NDB reopens campus

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The Catalyst / Brooke Horvai

Students wait in the Father Downey Garden between classes while teachers sanitize desks inside.

After nearly a full year of online learning, NDB students returned to campus for in-person classes with the hybrid model starting on March 1. Freshmen and seniors were on campus for the week of March 1, and sophomores and juniors came back the following week. All students in the hybrid option returned to campus together during the week of March 15 in their respective cohorts.

Getting back on campus has been a priority for NDB since the beginning of the year, as it is important for students to have the experience of being in the classroom and among their peers and teachers.

“While most older students can effectively learn online, being physically present in the classroom with teachers helps keep students engaged,” stated Carolina Whitty, who created and implemented NDB’s reopening plan along with the school’s COVID-19 Operations Team. “In addition, students get much more than academics at school; they learn and practice social and emotional skills, obtain mental health support and other services that cannot be as easily replicated online. I believe that distance learning is no match for the valuable experiences that students derive from an in-person education.”

Before winter break, students expected to start hybrid learning at the beginning of the spring semester. However, the return had to be pushed back and it has taken until March due to county restrictions that stalled NDB from implementing the reopening plans.

“The biggest challenge has been the constant changes to the school reopening guidelines by the State of California, and the County of San Mateo. Just when you have set your plan in place to reopen, they sometimes move the goal post, and it has been frustrating and challenging,” Whitty added.

Although students are now back at NDB, school is still far from normal. Students come to campus with staggered arrival times between 8:15 and 8:45, and go outside between blocks while teachers sanitize. Windows have to be left open and air purifiers are in every classroom, leaving students bundled up inside the cold classrooms. Regardless, students are embracing the opportunity to be back in the classroom and back interacting with their peers and teachers in person.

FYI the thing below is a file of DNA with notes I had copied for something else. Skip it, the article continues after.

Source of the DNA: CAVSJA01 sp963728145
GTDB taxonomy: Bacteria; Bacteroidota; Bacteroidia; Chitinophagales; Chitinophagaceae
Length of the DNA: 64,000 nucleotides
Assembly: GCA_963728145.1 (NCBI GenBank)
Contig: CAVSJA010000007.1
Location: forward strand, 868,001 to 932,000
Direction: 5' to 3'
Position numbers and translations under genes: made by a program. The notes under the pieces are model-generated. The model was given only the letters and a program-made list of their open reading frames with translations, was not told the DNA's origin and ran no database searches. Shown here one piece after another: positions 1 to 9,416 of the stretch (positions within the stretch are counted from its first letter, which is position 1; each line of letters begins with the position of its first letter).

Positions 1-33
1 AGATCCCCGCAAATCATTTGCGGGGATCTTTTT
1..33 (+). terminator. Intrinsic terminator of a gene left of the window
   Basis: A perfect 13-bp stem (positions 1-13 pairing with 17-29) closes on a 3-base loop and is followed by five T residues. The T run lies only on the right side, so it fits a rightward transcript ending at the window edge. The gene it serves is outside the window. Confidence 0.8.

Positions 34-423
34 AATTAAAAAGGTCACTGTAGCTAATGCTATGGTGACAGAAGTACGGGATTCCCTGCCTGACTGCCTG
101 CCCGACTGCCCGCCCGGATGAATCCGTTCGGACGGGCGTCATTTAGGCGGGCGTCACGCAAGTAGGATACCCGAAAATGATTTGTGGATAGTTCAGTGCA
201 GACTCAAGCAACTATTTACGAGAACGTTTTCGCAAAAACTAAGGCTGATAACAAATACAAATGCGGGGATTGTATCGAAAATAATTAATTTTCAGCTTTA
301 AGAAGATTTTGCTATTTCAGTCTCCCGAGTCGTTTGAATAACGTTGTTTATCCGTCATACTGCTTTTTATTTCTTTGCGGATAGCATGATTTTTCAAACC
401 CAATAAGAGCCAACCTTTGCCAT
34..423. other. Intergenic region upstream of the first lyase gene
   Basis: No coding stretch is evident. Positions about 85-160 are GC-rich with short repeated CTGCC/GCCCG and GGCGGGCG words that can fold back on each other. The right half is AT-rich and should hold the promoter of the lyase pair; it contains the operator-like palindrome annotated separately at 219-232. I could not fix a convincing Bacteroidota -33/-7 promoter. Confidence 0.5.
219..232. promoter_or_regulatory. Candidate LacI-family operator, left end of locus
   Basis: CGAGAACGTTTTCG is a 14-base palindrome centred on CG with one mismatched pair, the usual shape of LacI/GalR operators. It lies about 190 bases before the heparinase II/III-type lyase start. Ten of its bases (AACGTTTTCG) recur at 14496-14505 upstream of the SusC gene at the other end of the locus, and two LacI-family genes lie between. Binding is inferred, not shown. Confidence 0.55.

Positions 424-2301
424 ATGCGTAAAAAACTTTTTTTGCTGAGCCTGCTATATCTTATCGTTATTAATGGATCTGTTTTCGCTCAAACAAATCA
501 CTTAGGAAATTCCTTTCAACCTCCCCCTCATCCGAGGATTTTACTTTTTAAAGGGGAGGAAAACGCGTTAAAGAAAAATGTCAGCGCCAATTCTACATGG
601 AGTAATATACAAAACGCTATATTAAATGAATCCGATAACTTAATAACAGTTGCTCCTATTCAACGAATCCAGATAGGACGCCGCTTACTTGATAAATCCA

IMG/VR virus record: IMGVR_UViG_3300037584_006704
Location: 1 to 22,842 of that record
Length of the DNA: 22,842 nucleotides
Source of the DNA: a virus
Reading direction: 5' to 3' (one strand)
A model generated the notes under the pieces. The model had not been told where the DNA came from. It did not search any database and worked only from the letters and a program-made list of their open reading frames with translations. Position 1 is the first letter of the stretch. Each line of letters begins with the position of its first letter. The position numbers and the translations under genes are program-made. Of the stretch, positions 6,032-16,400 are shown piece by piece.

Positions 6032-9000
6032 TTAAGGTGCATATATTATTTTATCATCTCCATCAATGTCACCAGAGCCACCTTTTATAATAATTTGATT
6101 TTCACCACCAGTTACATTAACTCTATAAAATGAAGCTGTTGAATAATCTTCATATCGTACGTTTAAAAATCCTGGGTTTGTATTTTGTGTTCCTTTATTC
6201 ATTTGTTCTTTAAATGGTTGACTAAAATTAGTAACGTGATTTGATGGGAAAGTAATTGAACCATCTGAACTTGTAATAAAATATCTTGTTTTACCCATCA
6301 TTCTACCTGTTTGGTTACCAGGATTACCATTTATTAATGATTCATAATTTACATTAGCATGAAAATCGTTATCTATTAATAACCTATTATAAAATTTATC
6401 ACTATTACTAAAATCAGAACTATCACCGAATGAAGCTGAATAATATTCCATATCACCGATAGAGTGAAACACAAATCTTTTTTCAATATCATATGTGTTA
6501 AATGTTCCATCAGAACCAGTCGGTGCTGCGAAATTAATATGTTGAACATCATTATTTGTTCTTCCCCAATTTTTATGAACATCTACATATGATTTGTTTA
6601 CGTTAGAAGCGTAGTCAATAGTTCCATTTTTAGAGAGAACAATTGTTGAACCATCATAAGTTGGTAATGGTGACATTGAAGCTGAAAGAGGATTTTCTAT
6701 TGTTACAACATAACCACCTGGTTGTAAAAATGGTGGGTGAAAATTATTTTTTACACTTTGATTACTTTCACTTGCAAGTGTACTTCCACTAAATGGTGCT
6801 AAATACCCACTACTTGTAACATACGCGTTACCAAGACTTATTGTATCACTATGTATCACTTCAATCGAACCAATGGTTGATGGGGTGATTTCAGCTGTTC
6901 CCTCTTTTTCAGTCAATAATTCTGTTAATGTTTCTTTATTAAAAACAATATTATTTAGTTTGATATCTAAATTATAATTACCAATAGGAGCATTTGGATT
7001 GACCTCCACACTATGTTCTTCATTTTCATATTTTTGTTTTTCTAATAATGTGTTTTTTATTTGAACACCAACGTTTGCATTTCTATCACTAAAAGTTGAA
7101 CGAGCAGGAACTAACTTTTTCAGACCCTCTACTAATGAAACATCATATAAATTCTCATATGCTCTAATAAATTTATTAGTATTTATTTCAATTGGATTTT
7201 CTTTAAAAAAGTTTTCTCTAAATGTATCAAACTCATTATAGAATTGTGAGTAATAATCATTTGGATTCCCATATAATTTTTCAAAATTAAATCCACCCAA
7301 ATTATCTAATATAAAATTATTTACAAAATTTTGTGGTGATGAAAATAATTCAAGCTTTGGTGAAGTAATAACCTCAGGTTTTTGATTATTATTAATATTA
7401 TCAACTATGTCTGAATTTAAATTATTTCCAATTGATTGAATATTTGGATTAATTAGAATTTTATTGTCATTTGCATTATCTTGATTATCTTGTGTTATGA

“My favorite part about being on campus was probably being able to see people around and chat,” said NDB freshman Niharika Nair. “I was able to meet more people than I had online.”

In order to keep the community safe, students and faculty are tested for COVID-19 weekly. The typical Wednesday testing for students has been moved to during lunch on the A days for their convenience.

Originally, a new B-day schedule was initiated which required that students leave campus at 12:45 and take their lunch with them to eat at home in order to minimize time in person. This schedule was adapted starting on March 23 to allow students to eat lunch on campus between blocks 6 and 7 and leave school at 1:30. An email from Head of School Dr. Linda Kern stated that the change came as a result of requests from students and parents.

Now that hybrid learning has begun, students, parents, and faculty are wondering when school events such as dances, spirit rallies, and graduation can be held on campus. The community can be optimistic that more in-person activities may be coming soon.

“[March 18] I had a call with the San Mateo County Office of Education… our school leadership team has been exploring ways to possibly hold some events in a safe manner, and we wanted to obtain the County’s guidance on what they considered safe events. On our call, they reiterated their position on limiting gatherings as it relates to non-essential activities (such as prom, etc.) and stated that they considered anything outside of classroom instruction, and athletics as laid out by the State sports guidance, to be in direct contradiction to their guidance,” said Whitty. “However, I laid our safe event ideas out for them, and they promised to take our questions to the San Mateo County Health Office to see if they would consider the manner in which we would conduct these events as acceptable. They also alluded that perhaps in the upcoming weeks we may see additional guidance for graduations. So for now we are keeping our fingers crossed.”

While hybrid learning comes with many challenges, it is also an opportunity for students to reconnect with their classmates and teachers and offers hope for a more positive end to a very unusual school year.

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